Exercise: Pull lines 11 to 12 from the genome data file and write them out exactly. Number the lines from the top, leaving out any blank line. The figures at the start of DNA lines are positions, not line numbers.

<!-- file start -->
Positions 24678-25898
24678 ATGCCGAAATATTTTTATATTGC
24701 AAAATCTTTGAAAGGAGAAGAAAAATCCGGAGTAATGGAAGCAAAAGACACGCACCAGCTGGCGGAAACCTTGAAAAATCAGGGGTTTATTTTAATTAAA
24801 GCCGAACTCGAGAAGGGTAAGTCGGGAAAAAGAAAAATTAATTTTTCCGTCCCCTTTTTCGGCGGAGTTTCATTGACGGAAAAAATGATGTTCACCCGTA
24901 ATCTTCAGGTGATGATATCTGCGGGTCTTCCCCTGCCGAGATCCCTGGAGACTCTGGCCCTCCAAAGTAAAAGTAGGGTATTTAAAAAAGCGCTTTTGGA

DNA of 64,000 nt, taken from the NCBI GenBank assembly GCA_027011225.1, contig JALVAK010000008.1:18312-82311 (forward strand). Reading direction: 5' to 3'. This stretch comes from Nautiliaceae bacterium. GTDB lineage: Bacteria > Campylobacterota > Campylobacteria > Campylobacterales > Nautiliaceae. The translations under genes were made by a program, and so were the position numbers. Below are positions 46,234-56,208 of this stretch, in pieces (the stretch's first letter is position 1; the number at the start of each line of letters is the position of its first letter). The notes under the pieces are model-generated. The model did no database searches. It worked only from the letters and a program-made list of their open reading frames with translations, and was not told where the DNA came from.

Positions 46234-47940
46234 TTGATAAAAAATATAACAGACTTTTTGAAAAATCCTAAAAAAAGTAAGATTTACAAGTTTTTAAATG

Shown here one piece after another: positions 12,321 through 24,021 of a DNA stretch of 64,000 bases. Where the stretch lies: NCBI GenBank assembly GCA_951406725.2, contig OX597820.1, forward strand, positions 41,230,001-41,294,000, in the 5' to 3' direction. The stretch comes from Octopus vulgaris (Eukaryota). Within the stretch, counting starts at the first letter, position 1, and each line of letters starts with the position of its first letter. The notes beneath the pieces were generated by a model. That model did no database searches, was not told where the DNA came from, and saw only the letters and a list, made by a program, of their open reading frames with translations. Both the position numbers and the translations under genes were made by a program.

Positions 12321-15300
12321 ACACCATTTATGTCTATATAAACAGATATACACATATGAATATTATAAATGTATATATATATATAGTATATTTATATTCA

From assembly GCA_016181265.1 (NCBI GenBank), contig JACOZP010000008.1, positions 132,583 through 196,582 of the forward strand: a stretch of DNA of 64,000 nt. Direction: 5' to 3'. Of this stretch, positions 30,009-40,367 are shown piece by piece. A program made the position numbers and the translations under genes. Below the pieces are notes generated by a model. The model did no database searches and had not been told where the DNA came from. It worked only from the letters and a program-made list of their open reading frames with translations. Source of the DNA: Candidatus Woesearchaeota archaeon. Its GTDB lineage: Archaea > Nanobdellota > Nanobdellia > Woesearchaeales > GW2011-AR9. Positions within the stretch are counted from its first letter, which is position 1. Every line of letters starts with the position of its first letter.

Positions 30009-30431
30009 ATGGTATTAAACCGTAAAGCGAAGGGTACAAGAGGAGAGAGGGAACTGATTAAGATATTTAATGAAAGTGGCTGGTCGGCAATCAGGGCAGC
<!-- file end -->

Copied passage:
12321 ACACCATTTATGTCTATATAAACAGATATACACATATGAATATTATAAATGTATATATATATATAGTATATTTATATTCA

From assembly GCA_016181265.1 (NCBI GenBank), contig JACOZP010000008.1, positions 132,583 through 196,582 of the forward strand: a stretch of DNA of 64,000 nt. Direction: 5' to 3'. Of this stretch, positions 30,009-40,367 are shown piece by piece. A program made the position numbers and the translations under genes. Below the pieces are notes generated by a model. The model did no database searches and had not been told where the DNA came from. It worked only from the letters and a program-made list of their open reading frames with translations. Source of the DNA: Candidatus Woesearchaeota archaeon. Its GTDB lineage: Archaea > Nanobdellota > Nanobdellia > Woesearchaeales > GW2011-AR9. Positions within the stretch are counted from its first letter, which is position 1. Every line of letters starts with the position of its first letter.